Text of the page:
Column Encryption


Support for client-side encryption of data was added in version 3.27.0 of the Python driver. When using this feature data will be encrypted on-the-fly according to a specified ColumnEncryptionPolicy instance. This policy is also used to decrypt data in returned rows. If a prepared statement is used this decryption is transparent to the user; retrieved data will be decrypted and converted into the original type (according to definitions in the encryption policy). Support for simple (i.e. non-prepared) queries is also available, although in this case values must be manually encrypted and/or decrypted. The ColumnEncryptionPolicy instance provides methods to assist with these operations.

Client-side encryption and decryption should work against all versions of Cassandra and DSE. It does not utilize any server-side functionality to do its work.

WARNING: Consider upgrading to 3.28.0 or later

There is a significant issue with the column encryption functionality in Python driver 3.27.0. To be able to decrypt your data, you must preserve the cipher initialization vector (IV) used by the AES256ColumnEncryptionPolicy when your data was written. To decrypt your data, you must supply this IV when creating a policy to read this data. If you do not supply this IV in the policy to read this data, you will NOT BE ABLE TO DECRYPT YOUR DATA. See PYTHON-1350 for more detail.

DataStax recommends upgrading to Python driver 3.28.0 or later to avoid this issue. 3.28.0 or later manages the IV automatically. Because of this change in functionality, any encrypted data written in 3.27.0 will NOT be readable by 3.28.0 or later. After upgrading to Python driver 3.28.0 or later, it is critical that you re-encrypt your data with the new driver version.


Client-side encryption is enabled by creating an instance of a subclass of ColumnEncryptionPolicy and adding information about columns to be encrypted to it. This policy is then supplied to Cluster when it’s created.

import os

from cassandra.policies import ColDesc
from cassandra.column_encryption.policies import AES256ColumnEncryptionPolicy, AES256_KEY_SIZE_BYTES

key = os.urandom(AES256_KEY_SIZE_BYTES)
cl_policy = AES256ColumnEncryptionPolicy()
col_desc = ColDesc('ks1','table1','column1')
cql_type = "int"
cl_policy.add_column(col_desc, key, cql_type)
cluster = Cluster(column_encryption_policy=cl_policy)

AES256ColumnEncryptionPolicy is a subclass of ColumnEncryptionPolicy which provides encryption and decryption via AES-256. This class is currently the only available column encryption policy implementation, although users can certainly implement their own by subclassing ColumnEncryptionPolicy.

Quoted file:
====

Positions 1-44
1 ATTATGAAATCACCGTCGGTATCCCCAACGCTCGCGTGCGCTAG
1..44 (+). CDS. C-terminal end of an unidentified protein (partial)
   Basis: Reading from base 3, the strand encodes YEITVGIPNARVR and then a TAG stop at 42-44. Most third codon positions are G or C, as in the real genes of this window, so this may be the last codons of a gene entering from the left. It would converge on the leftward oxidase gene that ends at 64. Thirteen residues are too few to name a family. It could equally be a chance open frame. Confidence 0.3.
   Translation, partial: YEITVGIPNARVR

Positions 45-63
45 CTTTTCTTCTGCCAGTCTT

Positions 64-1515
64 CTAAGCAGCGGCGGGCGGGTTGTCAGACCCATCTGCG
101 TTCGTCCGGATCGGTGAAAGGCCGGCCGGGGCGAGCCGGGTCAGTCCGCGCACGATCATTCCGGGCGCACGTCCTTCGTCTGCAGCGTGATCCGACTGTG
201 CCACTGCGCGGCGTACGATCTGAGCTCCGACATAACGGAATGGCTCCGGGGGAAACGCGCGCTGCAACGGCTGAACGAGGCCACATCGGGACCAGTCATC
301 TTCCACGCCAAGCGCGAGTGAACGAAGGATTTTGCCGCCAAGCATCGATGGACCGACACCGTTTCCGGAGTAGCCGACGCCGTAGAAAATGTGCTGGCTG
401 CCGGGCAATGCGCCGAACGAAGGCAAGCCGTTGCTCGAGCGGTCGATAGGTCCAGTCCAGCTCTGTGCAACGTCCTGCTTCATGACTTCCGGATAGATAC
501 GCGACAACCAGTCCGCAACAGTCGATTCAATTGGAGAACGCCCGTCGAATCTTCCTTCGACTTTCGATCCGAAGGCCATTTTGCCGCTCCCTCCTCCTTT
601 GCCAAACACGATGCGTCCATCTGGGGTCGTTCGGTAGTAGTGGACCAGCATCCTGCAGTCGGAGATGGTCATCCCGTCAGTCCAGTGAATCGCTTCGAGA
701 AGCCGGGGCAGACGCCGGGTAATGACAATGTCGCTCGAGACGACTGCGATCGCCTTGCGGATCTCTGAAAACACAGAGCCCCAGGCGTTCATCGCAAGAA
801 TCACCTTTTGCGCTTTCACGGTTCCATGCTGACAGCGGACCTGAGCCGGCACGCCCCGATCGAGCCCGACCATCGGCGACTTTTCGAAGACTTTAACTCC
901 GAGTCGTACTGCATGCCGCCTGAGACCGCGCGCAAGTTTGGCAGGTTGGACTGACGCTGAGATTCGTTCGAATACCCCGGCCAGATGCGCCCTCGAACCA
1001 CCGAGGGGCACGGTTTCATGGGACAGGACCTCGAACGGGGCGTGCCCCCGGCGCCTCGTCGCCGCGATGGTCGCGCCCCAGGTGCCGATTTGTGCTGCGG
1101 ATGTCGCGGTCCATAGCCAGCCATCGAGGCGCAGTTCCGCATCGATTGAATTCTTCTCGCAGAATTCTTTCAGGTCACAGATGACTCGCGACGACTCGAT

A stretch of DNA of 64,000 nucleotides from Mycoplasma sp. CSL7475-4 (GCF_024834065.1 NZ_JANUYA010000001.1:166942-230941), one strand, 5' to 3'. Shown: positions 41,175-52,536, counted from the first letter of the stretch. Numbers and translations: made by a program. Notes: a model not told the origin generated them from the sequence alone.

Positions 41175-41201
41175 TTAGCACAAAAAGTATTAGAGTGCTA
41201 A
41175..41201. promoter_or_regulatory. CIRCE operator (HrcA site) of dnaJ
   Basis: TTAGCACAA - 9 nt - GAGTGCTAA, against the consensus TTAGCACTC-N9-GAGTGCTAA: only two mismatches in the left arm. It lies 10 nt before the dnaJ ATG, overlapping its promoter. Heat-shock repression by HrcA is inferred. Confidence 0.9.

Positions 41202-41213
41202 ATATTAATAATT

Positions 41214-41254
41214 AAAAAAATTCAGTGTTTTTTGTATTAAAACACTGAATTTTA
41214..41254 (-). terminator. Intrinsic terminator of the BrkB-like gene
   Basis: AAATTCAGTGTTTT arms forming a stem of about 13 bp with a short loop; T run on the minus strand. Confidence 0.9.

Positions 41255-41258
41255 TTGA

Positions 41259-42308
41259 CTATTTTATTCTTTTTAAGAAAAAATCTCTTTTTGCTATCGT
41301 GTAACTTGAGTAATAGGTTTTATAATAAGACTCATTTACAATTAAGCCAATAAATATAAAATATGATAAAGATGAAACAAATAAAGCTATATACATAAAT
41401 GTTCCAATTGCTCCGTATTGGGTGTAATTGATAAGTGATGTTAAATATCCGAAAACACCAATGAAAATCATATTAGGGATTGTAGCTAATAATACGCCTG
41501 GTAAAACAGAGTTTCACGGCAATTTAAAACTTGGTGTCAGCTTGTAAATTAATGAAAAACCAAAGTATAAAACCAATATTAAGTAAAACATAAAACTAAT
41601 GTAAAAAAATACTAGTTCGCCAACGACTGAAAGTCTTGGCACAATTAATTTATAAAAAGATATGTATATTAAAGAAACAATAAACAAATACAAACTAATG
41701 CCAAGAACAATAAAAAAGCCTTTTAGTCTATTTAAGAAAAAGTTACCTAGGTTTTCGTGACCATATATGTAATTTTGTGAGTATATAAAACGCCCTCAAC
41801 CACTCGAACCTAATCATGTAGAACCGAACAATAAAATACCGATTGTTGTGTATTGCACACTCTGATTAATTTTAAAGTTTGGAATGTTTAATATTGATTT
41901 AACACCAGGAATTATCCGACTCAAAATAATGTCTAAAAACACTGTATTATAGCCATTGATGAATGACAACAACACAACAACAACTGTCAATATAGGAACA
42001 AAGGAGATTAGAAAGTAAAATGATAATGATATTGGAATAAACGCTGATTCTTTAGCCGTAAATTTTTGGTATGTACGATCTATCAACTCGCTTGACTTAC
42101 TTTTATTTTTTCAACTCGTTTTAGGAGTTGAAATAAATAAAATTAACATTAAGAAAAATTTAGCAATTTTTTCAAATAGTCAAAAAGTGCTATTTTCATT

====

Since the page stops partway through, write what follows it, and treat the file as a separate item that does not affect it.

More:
ColDesc is a named tuple which uniquely identifies a column in a given keyspace and table. When we have this tuple, the encryption key and the CQL type contained by this column we can add the column to the policy using add_column(). Once we have added all column definitions to the policy we pass it along to the cluster.

The CQL type for the column only has meaning at the client; it is never sent to Cassandra. The encryption key is also never sent to the server; all the server ever sees are random bytes reflecting the encrypted data. As a result all columns containing client-side encrypted values should be declared with the CQL type “blob” at the Cassandra server.



Client-side encryption shines most when used with prepared statements. A prepared statement is aware of information about the columns in the query it was built from and we can use this information to transparently encrypt any supplied parameters. For example, we can create a prepared statement to insert a value into column1 (as defined above) by executing the following code after creating a Cluster in the manner described above:

session = cluster.connect()
prepared = session.prepare("insert into ks1.table1 (column1) values (?)")
session.execute(prepared, (1000,))

Our encryption policy will detect that “column1” is an encrypted column and take appropriate action.

As mentioned above client-side encryption can also be used with simple queries, although such use cases are certainly not transparent. ColumnEncryptionPolicy provides a helper named encode_and_encrypt() which will convert an input value into bytes using the standard serialization methods employed by the driver. The result is then encrypted according to the configuration of the policy. Using this approach the example above could be implemented along the lines of the following:

session = cluster.connect()
session.execute("insert into ks1.table1 (column1) values (%s)",(cl_policy.encode_and_encrypt(col_desc, 1000),))


Decryption of values returned from the server is always transparent. Whether we’re executing a simple or prepared statement encrypted columns will be decrypted automatically and made available via rows just like any other result.


AES256ColumnEncryptionPolicy uses the implementation of AES-256 provided by the cryptography module. Any limitations of this module should be considered when deploying client-side encryption. Note specifically that a Rust compiler is required for modern versions of the cryptography package, although wheels exist for many common platforms.

Client-side encryption has been implemented for both the default Cython and pure Python row processing logic. This functionality has not yet been ported to the NumPy Cython implementation. During testing, the NumPy processing works on Python 3.7 but fails for Python 3.8.